The last several years have been relatively drama-free in my life. As much as I enjoy excitement, I prefer to get my entertainment from television, movies, books, and websites.
Well, within the last 48 hours, it sort of feels like a part of my life has been sucked into the television and now I'm living the soap opera. I feel shaken, sad, and withdrawn. I can't stop crying.
I know these things can't be avoided. It's life. Shit happens. It's just really awesome when shit doesn't happen. You know?
And the difference about shit happening this time in my life, is that my 22-month-old toddler has no idea that shit is happening. So, he continues to smile, play with his trucks, and laugh (thank goodness), but this presents a whole new parenting challenge to me:
HOW DO YOU PARENT THROUGH SADNESS?
On a good day, it can be difficult to have the patience of a saint when you're tired and in a rush to get out the door. But when you take that same scenario and factor in an all-consuming sadness that threatens to make you cry at any given moment, how are you supposed to fake a smile then? And go through the regular routines of your day?
Well, so far, 48 hours in, I've discovered a few things.
1) It's okay to cry in front of your toddler (I think?), but try not to "ugly cry"—it will scare them, and their bottom lip will tremble. Explain, "See, Mommy gets sad sometimes too."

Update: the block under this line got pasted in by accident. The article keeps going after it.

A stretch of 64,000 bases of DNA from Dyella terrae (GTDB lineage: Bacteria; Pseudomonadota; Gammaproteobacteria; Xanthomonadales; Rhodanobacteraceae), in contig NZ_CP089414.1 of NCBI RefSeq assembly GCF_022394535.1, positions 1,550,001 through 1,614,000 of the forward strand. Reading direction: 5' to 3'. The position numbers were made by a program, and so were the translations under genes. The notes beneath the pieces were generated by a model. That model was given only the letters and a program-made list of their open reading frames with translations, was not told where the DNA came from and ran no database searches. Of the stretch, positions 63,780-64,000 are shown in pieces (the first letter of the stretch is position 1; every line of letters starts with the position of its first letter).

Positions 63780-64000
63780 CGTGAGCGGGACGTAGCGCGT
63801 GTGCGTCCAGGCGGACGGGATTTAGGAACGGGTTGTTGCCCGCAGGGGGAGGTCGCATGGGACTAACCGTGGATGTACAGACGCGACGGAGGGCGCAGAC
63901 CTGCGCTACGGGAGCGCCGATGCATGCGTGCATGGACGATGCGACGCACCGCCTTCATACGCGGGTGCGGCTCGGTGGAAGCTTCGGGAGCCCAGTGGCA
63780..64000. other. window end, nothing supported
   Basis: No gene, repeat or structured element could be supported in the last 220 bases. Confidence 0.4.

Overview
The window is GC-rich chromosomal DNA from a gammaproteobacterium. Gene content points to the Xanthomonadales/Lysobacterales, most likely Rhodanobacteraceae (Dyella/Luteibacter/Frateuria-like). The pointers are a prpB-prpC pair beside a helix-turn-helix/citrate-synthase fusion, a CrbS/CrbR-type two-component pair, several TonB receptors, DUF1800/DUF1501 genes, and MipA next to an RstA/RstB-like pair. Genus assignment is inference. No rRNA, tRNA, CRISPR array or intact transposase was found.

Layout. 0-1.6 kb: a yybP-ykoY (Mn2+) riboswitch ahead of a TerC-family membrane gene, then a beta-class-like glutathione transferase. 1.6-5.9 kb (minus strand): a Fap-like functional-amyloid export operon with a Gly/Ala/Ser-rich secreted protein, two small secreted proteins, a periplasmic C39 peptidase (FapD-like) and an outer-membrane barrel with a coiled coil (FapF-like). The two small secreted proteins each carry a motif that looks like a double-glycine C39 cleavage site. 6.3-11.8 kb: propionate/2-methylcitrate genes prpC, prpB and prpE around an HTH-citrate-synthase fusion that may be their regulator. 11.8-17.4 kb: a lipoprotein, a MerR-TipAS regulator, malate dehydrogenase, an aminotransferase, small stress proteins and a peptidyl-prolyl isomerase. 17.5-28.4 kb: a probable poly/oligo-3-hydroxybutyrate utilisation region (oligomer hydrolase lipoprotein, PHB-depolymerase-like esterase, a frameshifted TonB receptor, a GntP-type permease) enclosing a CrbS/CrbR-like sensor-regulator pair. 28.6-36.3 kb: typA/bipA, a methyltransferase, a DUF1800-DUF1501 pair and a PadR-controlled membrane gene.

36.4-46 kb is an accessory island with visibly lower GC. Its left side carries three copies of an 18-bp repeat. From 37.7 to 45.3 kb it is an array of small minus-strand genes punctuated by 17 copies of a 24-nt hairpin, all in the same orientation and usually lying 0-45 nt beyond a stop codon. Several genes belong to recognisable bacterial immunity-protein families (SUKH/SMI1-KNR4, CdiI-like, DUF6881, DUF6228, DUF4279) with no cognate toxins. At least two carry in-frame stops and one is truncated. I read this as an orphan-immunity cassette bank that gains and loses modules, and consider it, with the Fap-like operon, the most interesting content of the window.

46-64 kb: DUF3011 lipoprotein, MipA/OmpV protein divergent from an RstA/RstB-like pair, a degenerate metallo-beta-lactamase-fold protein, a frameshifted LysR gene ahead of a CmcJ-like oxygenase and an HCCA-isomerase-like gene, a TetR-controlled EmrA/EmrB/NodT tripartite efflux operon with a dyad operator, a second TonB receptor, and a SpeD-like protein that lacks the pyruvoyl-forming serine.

2) If you feel bad about crying in front of your child, cry in the dark when you're putting them to bed. They can't see you cry, yet you can still hug them close, and rock them to sleep as usual. This will be good for both of you.
3) Ask for help. Get your partner or a friend/family member to take your child for a bit so that you can be alone and have a complete emotional meltdown.
4) Eat chocolate.
Okay, maybe these aren't expert tips, but I've never claimed to be an expert. So, I'm safe.
This whole experience, though, has made me think about parents who have to parent through sadness on a greater scale—what about parents who have a sick child and other children to take care of? What about parents who struggle with depression? What about parents who are going through a divorce?
How do they parent through all of that?
Therapy? Wine? Drugs? Denial? All of the above?
I know I will be okay, and I know I will get through this sadness. Right now, it's just all-consuming and I can barely think about anything else.
Man oh man. This is a new parenting challenge and has really given me a new perspective.
Please, tell me, if you've had to put on your "happy parent hat" when you're going through a rough time—what are some things you did that you found helpful?